Education is a central tenant to the function of economic development.  Without a talented workforce, a business cannot survive.  MOOCs make education free for all, but could also be used in a more directed manner by aiming to develop a smarter, more prepared workforce.  MOOCs could also be leveraged to prepare regions for the declining role that giant name brand corporations have on cities.  Investing in MOOCs could also energize a new wave of educated professionals looking to innovate tomorrow within your town.

Thanks a ton,
@ROB_MOR

How can the Madison Pour House fill Mahar’s shoes?

Ways that the Madison Pour House can fill Mahar’s shoes

 

No one wants to admit this, but beer culture will continue to thrive in Albany long after Mahar’s shuts their doors tonight.  For so long, it seems that Mahar’s has operated in an economic vacuum by creating a beer club environment for their friends.  That client base is one thing that Mahar’s had going right, but that was largely due to the dedication of the regulars and long time patrons of the bar.

Today’s post isn’t so much positioned to expose where Mahar’s failed, but to make recommendations for the Madison Pour House.  So that they can continue a legacy of beer connoisseur culture at the Madison Avenue Split.  The Albany beer market has evolved over the past couple years.  Today we have several specialty beer bars in Albany Proper. The Merry Monk, Olde English Pub, Gastropub and the City Beer Hall are just a couple that have opened up shop within the last couple years.  They offer comparable selection, but also add value by pairing pub fare with their high brow ales and lagers.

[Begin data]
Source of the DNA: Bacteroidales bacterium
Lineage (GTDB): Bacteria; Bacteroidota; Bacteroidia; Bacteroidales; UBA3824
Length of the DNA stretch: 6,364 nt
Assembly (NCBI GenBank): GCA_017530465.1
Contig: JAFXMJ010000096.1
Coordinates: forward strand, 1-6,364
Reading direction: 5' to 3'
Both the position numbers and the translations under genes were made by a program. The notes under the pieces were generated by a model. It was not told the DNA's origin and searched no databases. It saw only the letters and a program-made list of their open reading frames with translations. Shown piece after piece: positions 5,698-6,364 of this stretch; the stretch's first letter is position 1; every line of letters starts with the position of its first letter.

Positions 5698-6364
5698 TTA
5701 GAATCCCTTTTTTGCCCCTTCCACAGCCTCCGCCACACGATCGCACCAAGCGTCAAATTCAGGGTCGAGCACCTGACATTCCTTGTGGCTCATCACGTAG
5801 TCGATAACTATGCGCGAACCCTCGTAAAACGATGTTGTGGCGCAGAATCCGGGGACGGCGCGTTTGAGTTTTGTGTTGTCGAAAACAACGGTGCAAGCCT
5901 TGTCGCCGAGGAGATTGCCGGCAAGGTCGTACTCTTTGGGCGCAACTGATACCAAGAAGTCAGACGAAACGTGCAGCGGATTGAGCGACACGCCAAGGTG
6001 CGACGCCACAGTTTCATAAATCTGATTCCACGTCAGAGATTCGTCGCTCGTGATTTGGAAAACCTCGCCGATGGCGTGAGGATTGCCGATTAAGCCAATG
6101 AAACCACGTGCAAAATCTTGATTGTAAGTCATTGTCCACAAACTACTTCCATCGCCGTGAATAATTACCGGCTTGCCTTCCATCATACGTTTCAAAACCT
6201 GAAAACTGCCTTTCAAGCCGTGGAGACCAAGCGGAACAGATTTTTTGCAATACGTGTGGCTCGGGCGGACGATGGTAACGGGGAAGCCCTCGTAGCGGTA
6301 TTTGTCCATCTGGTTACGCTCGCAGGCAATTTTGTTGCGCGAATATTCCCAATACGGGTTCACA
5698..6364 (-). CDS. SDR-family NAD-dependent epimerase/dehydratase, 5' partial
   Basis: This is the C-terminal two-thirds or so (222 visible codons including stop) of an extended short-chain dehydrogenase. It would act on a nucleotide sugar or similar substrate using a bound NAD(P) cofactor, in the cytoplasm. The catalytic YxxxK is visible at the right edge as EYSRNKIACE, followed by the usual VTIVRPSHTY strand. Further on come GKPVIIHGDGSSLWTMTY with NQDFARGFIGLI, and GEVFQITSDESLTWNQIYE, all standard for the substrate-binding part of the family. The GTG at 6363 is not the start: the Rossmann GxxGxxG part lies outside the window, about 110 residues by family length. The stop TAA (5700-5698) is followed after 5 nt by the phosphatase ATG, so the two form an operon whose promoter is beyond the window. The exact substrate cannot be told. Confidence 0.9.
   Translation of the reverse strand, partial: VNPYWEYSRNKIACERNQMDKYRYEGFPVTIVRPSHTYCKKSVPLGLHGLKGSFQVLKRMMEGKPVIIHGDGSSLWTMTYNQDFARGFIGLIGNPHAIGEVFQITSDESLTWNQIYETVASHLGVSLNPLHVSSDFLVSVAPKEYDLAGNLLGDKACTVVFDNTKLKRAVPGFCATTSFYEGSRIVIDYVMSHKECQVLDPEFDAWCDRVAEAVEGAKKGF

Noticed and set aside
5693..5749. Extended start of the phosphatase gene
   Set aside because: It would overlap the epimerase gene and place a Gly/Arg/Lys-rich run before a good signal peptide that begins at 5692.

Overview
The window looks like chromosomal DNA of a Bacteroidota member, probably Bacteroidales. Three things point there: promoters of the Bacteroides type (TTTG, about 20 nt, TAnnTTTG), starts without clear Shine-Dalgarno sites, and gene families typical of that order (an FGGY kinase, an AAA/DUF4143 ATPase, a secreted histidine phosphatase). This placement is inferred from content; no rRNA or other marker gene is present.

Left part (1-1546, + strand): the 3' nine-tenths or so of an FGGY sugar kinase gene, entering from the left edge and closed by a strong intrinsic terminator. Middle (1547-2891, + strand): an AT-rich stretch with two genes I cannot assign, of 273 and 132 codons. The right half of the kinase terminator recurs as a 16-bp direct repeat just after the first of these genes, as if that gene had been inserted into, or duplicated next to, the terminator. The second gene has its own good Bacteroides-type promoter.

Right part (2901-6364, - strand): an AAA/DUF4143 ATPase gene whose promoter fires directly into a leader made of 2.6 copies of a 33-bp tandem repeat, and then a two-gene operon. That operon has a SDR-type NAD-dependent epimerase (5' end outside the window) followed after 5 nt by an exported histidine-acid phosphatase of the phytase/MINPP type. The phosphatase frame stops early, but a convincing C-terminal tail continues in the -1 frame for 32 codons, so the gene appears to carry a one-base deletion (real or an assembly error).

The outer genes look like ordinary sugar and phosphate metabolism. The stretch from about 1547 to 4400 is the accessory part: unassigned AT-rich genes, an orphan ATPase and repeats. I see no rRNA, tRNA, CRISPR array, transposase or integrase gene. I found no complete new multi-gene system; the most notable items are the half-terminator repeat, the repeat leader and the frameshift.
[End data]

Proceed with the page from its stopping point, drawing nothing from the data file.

I’ve made recommendations to the guys behind the bar at Mahar’s, but it seems as though they sat stagnant for too long and allowed the rest of the city to play catch up.  Having earned a Mug, I’ve spent plenty of time making sense of Mahar’s business model while enjoying casked condition stouts and porters.  Below are a couple recommendations that I’ll provide in this open forum for the Madison Pour House to ponder over.
1. Keep the Beer Tour